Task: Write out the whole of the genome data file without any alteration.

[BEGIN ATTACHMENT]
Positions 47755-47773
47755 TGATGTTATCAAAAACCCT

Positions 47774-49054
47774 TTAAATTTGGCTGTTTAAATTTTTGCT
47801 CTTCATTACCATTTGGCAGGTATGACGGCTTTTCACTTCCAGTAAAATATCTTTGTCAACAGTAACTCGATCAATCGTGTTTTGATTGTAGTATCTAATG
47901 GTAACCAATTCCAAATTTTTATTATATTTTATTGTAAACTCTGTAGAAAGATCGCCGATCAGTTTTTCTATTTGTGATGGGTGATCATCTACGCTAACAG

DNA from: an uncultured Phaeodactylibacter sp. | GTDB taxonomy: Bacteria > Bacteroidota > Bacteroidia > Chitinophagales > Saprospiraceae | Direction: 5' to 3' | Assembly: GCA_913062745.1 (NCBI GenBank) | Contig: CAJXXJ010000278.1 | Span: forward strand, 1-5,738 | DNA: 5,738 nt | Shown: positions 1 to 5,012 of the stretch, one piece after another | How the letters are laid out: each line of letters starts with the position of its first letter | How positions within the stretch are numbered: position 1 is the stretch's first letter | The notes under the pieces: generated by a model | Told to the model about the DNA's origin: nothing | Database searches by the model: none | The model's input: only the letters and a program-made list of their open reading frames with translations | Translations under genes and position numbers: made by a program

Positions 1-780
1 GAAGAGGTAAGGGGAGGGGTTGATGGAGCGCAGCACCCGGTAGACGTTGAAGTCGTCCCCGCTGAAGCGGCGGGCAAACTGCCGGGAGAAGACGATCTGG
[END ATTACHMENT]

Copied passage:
Positions 47755-47773
47755 TGATGTTATCAAAAACCCT

Positions 47774-49054
47774 TTAAATTTGGCTGTTTAAATTTTTGCT
47801 CTTCATTACCATTTGGCAGGTATGACGGCTTTTCACTTCCAGTAAAATATCTTTGTCAACAGTAACTCGATCAATCGTGTTTTGATTGTAGTATCTAATG
47901 GTAACCAATTCCAAATTTTTATTATATTTTATTGTAAACTCTGTAGAAAGATCGCCGATCAGTTTTTCTATTTGTGATGGGTGATCATCTACGCTAACAG

DNA from: an uncultured Phaeodactylibacter sp. | GTDB taxonomy: Bacteria > Bacteroidota > Bacteroidia > Chitinophagales > Saprospiraceae | Direction: 5' to 3' | Assembly: GCA_913062745.1 (NCBI GenBank) | Contig: CAJXXJ010000278.1 | Span: forward strand, 1-5,738 | DNA: 5,738 nt | Shown: positions 1 to 5,012 of the stretch, one piece after another | How the letters are laid out: each line of letters starts with the position of its first letter | How positions within the stretch are numbered: position 1 is the stretch's first letter | The notes under the pieces: generated by a model | Told to the model about the DNA's origin: nothing | Database searches by the model: none | The model's input: only the letters and a program-made list of their open reading frames with translations | Translations under genes and position numbers: made by a program

Positions 1-780
1 GAAGAGGTAAGGGGAGGGGTTGATGGAGCGCAGCACCCGGTAGACGTTGAAGTCGTCCCCGCTGAAGCGGCGGGCAAACTGCCGGGAGAAGACGATCTGG